The Garden Route of South Africa must be one of the most naturally beautiful places on earth. It has everything to make it so - long, sandy beaches, pristine rainforests, rugged sandstone mountains and lakes and estuaries. The pioneers who passed this way in the 1800s called it Eden because of its awesome beauty.
Eden wouldn't be so without animals and there are some unusual residents in the Garden Route. The Knysna Elephant is known as the only truly free-roaming elephant in South Africa. Its habitat is the Knysna forest which it shares with other animals like the leopard, baboon, porcupine and bushpig as well as the flashy Knysna Tauraco, a bird that has become the emblem of the area. The Knysna forest is one of the few remaining indigenous forested areas of South Africa. The best way to explore this pristine landscape is on foot and several well-marked trails exist.
The Southern Right Whales are another star attraction of the area and one can easily spot them from the beaches or atop the cliffs, or take a boat ride to get up close and personal. These leviathans come close to shore from the depths of the Antarctic to breed and to calve and there have been some magnificent sightings between May and September.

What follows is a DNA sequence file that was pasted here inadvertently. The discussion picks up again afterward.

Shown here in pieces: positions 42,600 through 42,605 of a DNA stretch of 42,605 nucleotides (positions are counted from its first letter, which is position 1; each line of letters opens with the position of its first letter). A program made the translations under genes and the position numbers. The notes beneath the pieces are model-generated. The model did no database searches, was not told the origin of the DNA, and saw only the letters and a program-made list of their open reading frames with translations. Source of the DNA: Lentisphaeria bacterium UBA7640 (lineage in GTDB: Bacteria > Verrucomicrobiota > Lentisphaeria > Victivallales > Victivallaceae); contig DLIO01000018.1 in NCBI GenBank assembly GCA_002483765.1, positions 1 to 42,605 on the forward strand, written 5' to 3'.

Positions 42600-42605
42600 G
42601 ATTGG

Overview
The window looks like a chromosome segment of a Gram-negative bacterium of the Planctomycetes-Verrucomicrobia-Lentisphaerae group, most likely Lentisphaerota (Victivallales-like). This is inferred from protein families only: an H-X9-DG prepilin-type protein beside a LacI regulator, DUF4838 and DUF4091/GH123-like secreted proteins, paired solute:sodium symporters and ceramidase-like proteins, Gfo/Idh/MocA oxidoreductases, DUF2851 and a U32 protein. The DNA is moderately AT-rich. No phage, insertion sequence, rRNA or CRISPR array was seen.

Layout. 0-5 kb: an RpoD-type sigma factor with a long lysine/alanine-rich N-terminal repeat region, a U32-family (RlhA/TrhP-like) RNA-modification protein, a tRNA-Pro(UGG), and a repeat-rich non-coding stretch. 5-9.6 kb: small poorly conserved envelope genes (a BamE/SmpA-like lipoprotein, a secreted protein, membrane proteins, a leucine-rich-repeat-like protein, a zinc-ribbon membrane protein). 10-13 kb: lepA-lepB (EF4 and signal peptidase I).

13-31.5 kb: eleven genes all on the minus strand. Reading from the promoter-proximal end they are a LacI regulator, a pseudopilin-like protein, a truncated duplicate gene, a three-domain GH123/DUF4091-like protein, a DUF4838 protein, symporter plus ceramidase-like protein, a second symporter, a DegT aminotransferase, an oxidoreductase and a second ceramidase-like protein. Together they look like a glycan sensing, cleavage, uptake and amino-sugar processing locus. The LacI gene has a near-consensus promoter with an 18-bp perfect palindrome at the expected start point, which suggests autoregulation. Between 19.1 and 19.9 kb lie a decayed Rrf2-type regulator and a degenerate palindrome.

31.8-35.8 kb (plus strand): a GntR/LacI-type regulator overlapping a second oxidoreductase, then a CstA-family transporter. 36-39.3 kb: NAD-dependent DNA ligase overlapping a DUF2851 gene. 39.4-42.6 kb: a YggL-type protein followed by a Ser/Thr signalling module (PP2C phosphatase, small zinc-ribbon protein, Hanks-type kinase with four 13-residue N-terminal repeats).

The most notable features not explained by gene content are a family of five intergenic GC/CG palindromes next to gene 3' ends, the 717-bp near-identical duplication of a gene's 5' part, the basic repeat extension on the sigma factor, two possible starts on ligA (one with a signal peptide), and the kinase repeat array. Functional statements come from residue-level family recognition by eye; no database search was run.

Adventure tourism is very popular these days and there's no better place than the Garden Route, with its high cliffs and deep gorges, to get the adrenalin rushing. At the Bloukrans Bridge one can experience the thrill of the world's highest bungee jump (216m!) or if that's too scary, there’s a bridge swing which is also loads of fun. Another way to have fun is on the canopy tour, which is a tree top fufi slide between the trees or across a gorge. Other heart-pounding activities include shark cage diving, abseiling, paragliding, deep sea fishing, and kayaking.
The human history of this region is extremely rich and interesting, and inextricably intertwined with its natural history. The first inhabitants were the Khoi-khoi, beachcombers who lived off the sea and took shelter in caves. There is evidence of their existence in various shelters along the seashore. The development of the area was prompted by the exploitation of the area’s natural resource: timber, from the early 19th century. These days the forests are protected and enjoyed by all who love nature.
The Garden Route stretches from Mosselbay to Humansdorp - about 200km in the South Cape. An area which should be included on anyone's itinerary when visiting South Africa!
Thanks so much, Fiona, for providing us with yet another reason to visit the fascinating nation of South Africa. If you’re interested in starting a conversation with Fiona about the Garden Route, you can contact her here: Fiona’s Guide Page.